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has anyone had an issue with breaking derailleur cables inside shimano ultegra 6700 shifters? I must've gone though 3 rear derailleur cables over the course of last year and 1 so far this year. Additionally, this past weekend the front derailleur cable snapped which I never had happened before with any previous groupset I've had. I'm debating just changing out the shifters
This is normal. This is frustrating, but normal.
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Old 04-16-18, 08:57 AM   #5567
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I think in a few years, it will be very difficult to find a road frame without disc brakes.

The industry wants to move that way.
Yup it's a done deal. Sad but true.

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I'm going down with the rim brake ship lol I have my $250 powertap wheel and I got what I think is an awesome deal on my new cross bike ($700 for 11speed sram), probably because it has canti brakes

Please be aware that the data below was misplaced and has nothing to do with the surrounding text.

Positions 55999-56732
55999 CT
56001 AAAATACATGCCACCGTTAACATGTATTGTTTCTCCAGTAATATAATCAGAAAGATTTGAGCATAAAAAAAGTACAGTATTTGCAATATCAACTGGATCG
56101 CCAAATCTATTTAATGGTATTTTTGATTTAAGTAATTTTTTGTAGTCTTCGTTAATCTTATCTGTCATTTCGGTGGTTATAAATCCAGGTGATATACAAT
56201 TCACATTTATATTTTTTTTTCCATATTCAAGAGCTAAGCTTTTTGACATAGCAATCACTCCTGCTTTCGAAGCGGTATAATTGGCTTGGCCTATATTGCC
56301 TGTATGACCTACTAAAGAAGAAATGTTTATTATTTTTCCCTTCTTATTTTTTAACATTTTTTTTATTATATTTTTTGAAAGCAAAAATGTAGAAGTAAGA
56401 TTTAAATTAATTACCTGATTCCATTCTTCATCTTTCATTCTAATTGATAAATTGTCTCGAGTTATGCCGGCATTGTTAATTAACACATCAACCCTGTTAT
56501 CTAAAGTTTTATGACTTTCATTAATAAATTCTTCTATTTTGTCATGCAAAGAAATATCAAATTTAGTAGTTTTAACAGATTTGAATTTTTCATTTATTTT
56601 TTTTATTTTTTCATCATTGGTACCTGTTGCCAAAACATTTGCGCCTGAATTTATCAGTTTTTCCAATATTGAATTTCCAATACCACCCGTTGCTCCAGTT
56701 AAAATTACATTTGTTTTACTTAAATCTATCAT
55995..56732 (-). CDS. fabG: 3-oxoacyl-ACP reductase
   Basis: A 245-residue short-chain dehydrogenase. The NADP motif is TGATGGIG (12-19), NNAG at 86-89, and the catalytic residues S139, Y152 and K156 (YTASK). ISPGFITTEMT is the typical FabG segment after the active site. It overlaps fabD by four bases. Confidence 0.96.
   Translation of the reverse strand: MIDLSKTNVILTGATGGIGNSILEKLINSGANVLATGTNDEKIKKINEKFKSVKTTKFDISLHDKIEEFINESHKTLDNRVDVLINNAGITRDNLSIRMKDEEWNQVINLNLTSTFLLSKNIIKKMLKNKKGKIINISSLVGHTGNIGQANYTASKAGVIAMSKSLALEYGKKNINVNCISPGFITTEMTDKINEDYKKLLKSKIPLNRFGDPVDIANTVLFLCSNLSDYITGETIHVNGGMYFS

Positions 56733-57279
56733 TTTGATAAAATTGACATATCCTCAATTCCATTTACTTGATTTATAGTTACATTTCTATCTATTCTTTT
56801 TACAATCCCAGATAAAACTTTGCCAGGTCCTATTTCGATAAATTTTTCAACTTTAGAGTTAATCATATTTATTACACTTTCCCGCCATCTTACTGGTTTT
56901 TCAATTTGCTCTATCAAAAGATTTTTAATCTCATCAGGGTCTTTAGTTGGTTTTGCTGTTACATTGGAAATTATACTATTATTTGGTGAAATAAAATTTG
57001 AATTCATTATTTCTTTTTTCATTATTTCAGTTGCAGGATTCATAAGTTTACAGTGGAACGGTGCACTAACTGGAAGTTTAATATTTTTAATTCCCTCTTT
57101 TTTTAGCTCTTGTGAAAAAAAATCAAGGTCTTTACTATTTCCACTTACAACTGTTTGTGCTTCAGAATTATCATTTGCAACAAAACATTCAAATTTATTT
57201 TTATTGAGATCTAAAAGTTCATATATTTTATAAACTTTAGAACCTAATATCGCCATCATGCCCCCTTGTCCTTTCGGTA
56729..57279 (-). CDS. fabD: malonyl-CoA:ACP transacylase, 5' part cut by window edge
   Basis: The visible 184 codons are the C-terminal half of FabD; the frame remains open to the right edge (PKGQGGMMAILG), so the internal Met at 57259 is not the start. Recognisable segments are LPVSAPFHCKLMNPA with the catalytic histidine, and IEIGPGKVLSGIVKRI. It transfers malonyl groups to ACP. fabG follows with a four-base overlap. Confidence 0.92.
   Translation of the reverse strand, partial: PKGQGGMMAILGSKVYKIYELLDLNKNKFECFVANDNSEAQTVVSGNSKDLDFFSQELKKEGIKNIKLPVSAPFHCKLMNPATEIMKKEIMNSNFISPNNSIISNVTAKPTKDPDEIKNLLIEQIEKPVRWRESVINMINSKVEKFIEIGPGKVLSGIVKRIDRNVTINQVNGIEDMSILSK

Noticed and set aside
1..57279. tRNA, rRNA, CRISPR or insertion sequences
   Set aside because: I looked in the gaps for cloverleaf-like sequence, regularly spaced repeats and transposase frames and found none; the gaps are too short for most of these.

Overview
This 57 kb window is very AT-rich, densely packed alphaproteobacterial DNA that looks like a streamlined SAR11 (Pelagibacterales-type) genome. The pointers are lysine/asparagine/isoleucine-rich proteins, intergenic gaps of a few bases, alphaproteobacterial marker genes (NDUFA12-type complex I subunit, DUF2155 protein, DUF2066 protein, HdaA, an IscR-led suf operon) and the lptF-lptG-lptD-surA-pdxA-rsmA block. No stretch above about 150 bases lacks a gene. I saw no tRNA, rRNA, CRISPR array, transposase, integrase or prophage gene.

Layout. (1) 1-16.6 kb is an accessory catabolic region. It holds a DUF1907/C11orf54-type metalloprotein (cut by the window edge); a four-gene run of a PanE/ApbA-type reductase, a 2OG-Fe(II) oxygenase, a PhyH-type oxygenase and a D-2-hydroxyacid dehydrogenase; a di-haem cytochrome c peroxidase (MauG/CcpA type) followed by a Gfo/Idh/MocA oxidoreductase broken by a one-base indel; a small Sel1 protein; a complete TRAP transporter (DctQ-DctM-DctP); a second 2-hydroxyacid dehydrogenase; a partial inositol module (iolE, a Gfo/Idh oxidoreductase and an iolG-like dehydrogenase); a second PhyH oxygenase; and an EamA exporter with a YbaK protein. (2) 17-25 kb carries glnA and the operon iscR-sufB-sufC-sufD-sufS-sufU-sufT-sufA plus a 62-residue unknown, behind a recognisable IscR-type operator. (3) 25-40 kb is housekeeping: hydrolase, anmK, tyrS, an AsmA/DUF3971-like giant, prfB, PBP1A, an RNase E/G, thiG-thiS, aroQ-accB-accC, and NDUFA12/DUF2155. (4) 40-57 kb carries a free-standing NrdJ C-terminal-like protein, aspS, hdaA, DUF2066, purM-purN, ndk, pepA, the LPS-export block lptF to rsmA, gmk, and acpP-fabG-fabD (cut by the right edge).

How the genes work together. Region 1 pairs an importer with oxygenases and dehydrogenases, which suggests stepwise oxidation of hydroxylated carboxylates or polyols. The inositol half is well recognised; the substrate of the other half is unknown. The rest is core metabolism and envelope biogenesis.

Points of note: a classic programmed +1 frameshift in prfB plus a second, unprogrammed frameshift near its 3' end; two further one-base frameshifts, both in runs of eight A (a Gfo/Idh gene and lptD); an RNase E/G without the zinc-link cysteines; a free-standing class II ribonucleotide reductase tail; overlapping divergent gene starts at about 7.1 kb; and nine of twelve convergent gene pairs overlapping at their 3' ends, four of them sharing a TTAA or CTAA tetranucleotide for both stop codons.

I watched a lot of riders try and do this with cross. It was fine for 3-4 years then it was like a light-switch. All bikes were disc and the riders without were getting screwed left and right. How? "I just got a flat and my race is in 5 minutes - anyone have a wheel I can borrow? No?" - that kind of stuff.
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Old 04-16-18, 09:02 AM   #5568
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This is normal. This is frustrating, but normal.
Indeed. Too normal. Even in current versions of Shimano groups - mechanically.

Went to the start of a race last year and had a rider come up - "I adjust the shifting and it's fine then like in a day or two it's off again. I keep tightening the cable with the barrell-"

"You have Shimano?"

"Yeah, why?"

"Your cable is about to snap the head off."

"That's what the NRS guys said. they said I need a new cable."

"You do - why don't you ask them to do it. I just got here and I am still unloading and setting up."

"I have a Madone. It's all integrated. They said they refuse to perform 'open heart surgery'"

"How long until your race?"

"Hour ten."

"Get me 1-2 other people to hold stuff and I'll get the swap done."